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Buying Antique Buddy L Trucks & Cars Free Price Quotes
Buddy "L" Toy Museum
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Buddy "L" toys were originally manufactured by the Moline Pressed Steel Company, started by Fred A.
Lundahl in 1910. The company originally manufactured automobile fenders and other stamped auto body
parts for the automobile industry. The company primarily supplied parts for the McCormack-Deering line of
farm implements and the International Harvester Company for its trucks. Moline Pressed Steel did not begin
manufacturing toys until 1921. Mr. Lundhal wanted to make something new, different, and durable for his
son Arthur. He designed and produced an all-steel miniature truck, reportedly a model of an International
Harvester truck made from 18- and 20-gauge steel which had been discarded to the company's scrap pile.
Buddy L made such products as toy cars, dump trucks, delivery vans, fire engines, construction equipment,
and trains. Fred Lundahl used to manufacture for International Harvester trucks. He started by making a
toy dump truck out of steel scraps for his son Buddy. Soon after, he started selling Buddy L "toys for boys",
made of pressed steel. Many were large enough for a child to straddle, propelling himself with his feet.
Others were pull toys. A pioneer in the steel-toy field, Lundahl persuaded Marshall Field's and F. A. O.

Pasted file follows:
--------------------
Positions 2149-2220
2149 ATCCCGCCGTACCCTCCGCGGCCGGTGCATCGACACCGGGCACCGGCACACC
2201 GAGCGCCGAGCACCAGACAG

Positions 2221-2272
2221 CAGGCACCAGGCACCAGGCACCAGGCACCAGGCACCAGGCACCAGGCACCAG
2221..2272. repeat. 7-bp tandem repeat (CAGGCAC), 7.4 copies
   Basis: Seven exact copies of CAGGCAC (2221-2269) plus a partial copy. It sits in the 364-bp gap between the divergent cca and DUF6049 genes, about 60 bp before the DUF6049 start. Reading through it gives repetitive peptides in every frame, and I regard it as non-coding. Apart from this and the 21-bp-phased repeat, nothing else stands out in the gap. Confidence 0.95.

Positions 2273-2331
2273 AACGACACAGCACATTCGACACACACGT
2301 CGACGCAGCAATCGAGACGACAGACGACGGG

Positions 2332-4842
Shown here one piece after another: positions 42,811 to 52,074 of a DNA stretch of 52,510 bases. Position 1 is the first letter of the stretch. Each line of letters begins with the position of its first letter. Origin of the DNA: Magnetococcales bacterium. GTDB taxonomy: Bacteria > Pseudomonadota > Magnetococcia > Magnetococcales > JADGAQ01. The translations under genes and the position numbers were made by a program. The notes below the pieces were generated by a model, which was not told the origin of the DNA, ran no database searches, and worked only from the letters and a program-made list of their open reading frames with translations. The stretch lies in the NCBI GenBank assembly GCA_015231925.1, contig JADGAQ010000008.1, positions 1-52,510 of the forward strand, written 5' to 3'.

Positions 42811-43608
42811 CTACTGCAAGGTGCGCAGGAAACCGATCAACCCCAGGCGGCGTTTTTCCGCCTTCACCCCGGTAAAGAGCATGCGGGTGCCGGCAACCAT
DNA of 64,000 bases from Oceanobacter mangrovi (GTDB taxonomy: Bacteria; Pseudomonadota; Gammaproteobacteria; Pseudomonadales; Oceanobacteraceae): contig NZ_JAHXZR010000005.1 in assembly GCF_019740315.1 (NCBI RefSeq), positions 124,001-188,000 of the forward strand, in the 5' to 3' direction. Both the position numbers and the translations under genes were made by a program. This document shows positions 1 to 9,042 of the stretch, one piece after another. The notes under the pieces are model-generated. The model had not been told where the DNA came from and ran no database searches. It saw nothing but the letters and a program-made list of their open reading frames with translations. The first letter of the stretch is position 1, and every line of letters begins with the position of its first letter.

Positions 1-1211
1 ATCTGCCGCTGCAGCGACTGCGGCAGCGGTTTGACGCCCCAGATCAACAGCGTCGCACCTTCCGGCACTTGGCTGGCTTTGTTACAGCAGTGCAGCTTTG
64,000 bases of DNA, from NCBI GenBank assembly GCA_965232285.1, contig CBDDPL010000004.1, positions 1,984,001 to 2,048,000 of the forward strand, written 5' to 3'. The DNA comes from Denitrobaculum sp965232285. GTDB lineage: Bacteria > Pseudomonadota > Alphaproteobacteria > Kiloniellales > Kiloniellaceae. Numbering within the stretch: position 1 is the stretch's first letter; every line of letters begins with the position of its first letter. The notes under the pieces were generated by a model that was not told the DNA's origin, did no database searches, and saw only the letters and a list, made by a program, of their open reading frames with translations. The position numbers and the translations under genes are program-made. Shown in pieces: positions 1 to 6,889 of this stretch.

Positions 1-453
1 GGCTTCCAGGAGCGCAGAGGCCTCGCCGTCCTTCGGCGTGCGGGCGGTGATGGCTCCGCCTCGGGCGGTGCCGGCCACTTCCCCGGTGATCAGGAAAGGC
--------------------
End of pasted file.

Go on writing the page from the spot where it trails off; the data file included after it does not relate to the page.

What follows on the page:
Schwarz to carry his line. He did very well until the Depression, then sold the company.
From 1976 to 1990, Buddy L was owned by Richard Keats, a well-known New York toy designer who went to
work for Buddy L the day after he graduated from Brown University in 1948. By 1978 the company was
located in Clifton, New Jersey.
In 1990, Keats sold Buddy L to SLM International. SLM sold Buddy L off in 1995 under bankruptcy protection.
By 2010, Buddy L it was owned by Empire Industries of Boca Raton, Florida, a subsidiary of Empire of
In the 1990s, Buddy L made Splatter Up, a wet version of T-ball.
On 31 August 2000, the Consumer Product Safety Commission issued a recall for about 113,000
battery-powered children's riding vehicles, marketed as "Power Drivers" or "Buddy L", for repair. The vehicles'
battery chargers can overheat, presenting fire and injury hazards to children.
In November 2000, Empire of Carolina and its wholly owned subsidiary, Empire Industries, Inc., filed for
bankruptcy and, in July 2001, Empire Industries was sold substantially to Alpha International, Inc, also
known as the Gearbox Pedal Car Company, of Cedar Rapids, Iowa (renamed as Gearbox Toys and now
owned by J. Lloyd International).
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